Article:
It took years for Washington’s powerhouse trade groups to elicit a real tax reform proposal from Congress — and only minutes to begin bringing it down.
The immediate blowback from industry groups to Rep. Dave Camp’s (R-Mich.) proposal illustrates how much harder tax reform becomes when details are put to paper.
It also reveals bigger truths about lobbying in Washington, like how advocates working toward the same broad goal will quickly go on the attack when it comes time to protect their favored tax breaks.
“We could probably send out a press release every day on something in the tax reform bill that we are not necessarily enamored with,” said James Ballantine, chief lobbyist for the American Bankers Association.
Banking advocates and a range of other groups have acknowledged that overhauling the tax code is a massive endeavor, and commended Camp for even taking it on.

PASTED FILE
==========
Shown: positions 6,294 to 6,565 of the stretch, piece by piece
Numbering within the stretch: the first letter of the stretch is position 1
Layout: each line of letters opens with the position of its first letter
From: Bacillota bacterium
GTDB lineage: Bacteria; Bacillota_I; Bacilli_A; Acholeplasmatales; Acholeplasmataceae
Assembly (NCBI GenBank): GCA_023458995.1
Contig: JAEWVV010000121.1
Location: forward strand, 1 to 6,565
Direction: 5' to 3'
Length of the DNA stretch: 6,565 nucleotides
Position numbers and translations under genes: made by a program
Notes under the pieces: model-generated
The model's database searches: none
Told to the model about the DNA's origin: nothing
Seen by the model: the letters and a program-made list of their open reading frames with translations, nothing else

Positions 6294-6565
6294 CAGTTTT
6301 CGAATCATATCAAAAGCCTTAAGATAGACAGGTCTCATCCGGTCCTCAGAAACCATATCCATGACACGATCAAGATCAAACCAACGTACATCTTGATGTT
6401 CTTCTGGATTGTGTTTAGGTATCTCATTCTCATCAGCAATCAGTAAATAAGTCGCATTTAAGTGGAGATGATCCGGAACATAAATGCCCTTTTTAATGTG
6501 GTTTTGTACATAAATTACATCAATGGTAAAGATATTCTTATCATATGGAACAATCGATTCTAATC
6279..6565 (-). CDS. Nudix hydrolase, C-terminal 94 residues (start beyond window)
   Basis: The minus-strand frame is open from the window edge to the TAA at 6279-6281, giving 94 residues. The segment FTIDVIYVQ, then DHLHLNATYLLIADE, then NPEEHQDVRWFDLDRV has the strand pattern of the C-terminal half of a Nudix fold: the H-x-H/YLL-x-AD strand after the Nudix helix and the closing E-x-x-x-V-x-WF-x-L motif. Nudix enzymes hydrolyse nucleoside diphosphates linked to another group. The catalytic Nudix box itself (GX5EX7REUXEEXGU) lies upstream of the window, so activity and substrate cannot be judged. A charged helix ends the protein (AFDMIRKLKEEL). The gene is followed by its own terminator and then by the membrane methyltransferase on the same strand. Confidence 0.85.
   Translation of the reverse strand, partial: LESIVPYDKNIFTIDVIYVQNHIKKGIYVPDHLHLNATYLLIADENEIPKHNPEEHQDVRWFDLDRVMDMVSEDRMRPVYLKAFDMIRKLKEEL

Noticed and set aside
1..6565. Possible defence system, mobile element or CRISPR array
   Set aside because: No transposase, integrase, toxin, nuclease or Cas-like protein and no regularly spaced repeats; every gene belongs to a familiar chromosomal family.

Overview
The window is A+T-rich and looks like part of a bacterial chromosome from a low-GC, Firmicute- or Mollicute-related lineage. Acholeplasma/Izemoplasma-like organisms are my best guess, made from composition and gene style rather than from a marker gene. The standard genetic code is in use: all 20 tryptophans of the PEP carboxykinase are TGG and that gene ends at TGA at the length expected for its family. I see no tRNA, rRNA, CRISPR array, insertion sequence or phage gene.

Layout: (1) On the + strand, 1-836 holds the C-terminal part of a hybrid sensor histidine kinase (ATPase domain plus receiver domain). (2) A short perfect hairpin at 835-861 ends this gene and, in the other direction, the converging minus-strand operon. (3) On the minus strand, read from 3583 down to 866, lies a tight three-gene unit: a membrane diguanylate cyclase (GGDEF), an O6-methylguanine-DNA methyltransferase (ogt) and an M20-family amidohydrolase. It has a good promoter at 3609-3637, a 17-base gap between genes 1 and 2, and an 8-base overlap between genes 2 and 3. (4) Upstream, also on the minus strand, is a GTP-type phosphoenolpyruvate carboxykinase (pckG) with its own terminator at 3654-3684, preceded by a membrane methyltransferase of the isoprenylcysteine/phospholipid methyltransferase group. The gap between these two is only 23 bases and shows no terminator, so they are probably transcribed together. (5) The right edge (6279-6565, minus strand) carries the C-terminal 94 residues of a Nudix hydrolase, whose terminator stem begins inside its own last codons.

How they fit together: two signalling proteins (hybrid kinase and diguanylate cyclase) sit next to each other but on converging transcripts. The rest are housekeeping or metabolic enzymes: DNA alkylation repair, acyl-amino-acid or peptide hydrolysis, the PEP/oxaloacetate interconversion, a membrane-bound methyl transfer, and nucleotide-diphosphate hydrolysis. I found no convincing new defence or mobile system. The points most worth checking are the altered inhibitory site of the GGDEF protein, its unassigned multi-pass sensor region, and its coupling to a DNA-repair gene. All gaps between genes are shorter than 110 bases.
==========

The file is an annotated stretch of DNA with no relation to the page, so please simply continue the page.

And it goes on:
But that doesn’t mean they have to like the results.
“I don’t think you could find any industry or human being walking the streets that would say tax reform isn’t needed,” Ballantine said. “Getting there will be difficult.”
For bankers, the problems with Camp’s plan include a tax on the financial institutions with more than $500 billion in assets. The banking industry is also miffed that he left alone a tax break for credit unions, a provision banks say leaves them at a competitive disadvantage.